The Formula for Energy Efficiency in Windows

Shedding some light on windows that adjust to outdoor conditions

A view through the window of a recreation centerA view through the window of a recreation center

The formula for energy efficiency is not easy to figure. A primary way to cut down on the electricity costs associated with artificial lighting, for example, is to include more daylighting in the plan. More windows, however, means more solar heat gain and less insulative value, even in this era of triple-paned units and low-E coatings. (Also confusing: Solar heat gain is, sometimes, desirable.)

"The building envelope has the greatest impact on energy performance," says Mark Gelfo, a sustainability consultant with TLC Engineering for Architecture in Jacksonville, Fla. "Everything else being equal, if you have better glass and better insulation, it's going to drive your energy costs down quite a bit. And certainly there is the impact of daylighting, too - you're always trying to find that balance. You want more glass for daylighting and views of the outside, but does it impact the energy performance of the building?"

"Glass has come a long way in the past 20 years," says Mike Walters, sustainability practice leader with AEI Affiliated Engineers of Madison, Wis. "There's glass now that's capable of rejecting 70 percent of the solar energy but still lets in 70 percent of the available light. It used to be you'd get 70 percent of the solar energy in your building and 30 percent of the visible light."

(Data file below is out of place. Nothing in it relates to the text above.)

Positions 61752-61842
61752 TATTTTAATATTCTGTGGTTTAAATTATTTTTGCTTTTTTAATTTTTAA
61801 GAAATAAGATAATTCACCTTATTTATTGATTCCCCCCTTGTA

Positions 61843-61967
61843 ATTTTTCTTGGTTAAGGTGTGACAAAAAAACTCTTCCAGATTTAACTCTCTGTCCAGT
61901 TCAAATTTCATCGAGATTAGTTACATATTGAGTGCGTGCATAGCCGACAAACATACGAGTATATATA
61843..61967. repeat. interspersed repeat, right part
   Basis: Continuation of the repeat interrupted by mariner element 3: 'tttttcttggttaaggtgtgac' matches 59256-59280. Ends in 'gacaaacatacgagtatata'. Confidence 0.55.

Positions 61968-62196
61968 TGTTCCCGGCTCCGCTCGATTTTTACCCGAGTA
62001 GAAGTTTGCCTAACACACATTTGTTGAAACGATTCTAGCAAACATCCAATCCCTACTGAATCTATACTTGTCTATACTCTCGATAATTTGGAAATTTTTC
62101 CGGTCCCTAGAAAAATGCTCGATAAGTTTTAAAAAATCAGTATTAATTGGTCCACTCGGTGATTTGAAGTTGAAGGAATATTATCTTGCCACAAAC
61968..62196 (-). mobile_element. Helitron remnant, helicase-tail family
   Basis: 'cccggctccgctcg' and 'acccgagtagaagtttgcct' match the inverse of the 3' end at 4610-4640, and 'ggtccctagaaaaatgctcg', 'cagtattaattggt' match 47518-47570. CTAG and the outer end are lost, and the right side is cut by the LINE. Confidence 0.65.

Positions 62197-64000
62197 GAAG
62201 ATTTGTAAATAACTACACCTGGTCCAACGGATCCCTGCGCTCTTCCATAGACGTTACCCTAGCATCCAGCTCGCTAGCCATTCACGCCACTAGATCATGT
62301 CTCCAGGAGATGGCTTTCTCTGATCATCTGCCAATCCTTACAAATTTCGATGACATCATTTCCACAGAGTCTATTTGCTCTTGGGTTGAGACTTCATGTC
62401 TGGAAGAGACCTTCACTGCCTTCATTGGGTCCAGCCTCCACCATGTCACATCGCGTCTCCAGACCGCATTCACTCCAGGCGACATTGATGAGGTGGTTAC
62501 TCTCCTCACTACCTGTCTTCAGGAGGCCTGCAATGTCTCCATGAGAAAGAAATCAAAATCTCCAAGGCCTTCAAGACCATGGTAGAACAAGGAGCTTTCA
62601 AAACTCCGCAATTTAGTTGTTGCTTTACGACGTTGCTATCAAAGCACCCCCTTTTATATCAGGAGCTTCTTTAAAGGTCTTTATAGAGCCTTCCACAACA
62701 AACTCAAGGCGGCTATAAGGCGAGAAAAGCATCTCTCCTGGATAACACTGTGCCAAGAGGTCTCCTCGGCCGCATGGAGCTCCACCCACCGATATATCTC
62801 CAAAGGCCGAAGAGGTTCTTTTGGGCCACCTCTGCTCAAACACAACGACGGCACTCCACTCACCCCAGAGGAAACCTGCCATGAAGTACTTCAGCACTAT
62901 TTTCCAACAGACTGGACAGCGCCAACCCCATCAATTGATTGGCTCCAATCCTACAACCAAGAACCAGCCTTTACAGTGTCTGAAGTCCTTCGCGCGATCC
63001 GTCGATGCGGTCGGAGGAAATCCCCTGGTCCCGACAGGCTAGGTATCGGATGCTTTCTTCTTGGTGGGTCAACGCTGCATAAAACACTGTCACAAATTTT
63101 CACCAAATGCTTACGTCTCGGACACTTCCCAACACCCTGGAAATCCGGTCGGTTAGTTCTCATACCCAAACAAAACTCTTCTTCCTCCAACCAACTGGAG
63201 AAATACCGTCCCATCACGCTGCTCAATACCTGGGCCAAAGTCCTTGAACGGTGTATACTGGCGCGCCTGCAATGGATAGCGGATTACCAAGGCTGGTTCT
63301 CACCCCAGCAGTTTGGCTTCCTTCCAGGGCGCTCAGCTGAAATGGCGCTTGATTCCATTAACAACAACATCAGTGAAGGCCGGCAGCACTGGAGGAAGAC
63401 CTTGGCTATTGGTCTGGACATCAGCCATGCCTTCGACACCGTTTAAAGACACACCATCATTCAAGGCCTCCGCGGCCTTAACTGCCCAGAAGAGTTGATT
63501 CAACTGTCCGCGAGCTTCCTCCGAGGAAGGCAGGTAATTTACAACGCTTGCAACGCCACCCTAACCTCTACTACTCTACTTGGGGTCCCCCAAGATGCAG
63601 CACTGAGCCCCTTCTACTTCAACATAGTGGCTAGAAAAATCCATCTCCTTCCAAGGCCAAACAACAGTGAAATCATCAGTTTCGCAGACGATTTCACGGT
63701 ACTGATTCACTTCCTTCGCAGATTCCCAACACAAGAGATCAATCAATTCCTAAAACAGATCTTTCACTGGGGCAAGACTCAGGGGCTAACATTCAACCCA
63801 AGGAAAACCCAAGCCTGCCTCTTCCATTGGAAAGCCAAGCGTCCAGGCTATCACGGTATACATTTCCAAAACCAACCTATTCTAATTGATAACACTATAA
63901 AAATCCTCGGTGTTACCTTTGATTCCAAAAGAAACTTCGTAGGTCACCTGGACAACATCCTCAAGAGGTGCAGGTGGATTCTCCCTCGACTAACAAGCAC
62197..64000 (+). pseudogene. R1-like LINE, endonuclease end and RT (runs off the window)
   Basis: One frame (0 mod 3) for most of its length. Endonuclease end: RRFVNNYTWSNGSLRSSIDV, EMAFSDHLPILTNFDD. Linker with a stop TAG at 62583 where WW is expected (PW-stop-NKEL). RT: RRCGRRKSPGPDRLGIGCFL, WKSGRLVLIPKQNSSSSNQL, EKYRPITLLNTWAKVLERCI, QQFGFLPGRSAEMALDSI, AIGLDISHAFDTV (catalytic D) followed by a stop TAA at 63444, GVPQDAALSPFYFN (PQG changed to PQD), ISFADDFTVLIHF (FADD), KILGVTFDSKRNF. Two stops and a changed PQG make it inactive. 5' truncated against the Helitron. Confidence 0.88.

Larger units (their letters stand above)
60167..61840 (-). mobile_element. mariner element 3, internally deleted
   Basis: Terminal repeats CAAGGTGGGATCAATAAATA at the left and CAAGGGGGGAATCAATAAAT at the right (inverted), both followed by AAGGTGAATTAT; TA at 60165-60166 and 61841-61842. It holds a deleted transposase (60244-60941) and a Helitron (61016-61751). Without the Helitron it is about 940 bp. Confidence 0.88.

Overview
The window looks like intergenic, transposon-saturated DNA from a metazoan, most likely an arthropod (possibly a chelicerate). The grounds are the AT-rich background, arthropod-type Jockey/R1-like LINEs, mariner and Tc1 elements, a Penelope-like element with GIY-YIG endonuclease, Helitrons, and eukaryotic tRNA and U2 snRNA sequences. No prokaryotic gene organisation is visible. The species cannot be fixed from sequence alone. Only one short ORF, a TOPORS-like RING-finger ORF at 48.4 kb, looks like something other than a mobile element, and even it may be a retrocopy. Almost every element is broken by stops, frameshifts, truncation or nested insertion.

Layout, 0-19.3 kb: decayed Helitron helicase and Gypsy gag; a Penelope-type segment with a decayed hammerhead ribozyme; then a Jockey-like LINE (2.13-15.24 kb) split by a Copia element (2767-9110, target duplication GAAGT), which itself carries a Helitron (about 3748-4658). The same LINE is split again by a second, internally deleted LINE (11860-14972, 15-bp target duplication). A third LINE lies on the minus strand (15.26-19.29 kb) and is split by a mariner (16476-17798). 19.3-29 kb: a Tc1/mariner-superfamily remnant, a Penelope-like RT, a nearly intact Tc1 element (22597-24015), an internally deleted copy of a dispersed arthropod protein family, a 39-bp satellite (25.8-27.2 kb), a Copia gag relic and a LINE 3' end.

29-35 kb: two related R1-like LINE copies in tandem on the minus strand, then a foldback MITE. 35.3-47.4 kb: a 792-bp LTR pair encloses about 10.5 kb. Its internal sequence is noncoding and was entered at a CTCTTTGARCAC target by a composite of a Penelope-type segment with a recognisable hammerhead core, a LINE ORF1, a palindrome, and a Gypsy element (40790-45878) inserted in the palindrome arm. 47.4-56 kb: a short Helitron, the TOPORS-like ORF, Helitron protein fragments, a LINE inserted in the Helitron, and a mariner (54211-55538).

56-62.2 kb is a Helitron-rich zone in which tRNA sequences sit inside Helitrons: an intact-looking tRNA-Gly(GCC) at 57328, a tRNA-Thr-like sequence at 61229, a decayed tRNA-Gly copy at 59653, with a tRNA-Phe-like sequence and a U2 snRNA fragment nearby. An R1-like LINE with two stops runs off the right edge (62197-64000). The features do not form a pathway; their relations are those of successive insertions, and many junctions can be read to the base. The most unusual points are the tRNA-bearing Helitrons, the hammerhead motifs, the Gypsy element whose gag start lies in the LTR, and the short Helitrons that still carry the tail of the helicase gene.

The state of the art in glass is probably dynamic glazing, in which the pane's light-transmission properties change depending on available sunlight (photochromic), temperature (thermochromic) or even on command (electrochromic) using an electric current applied to a coating on the glass. While the cost remains high compared to static forms of glazing, this is somewhat offset since it does away with the shading devices now considered a standard aspect of energy-efficient building design.

"I haven't seen auto-tinting glass used in a building yet; that's really newfangled stuff," says Gelfo. "We use fairly standard glass; we find there's a diminishing return on some of the more cutting-edge units. And also, there's another trade-off: Tinting is good, but then the more you tint the glass, the less light actually is coming in, leading to more reliance on artificial lighting."

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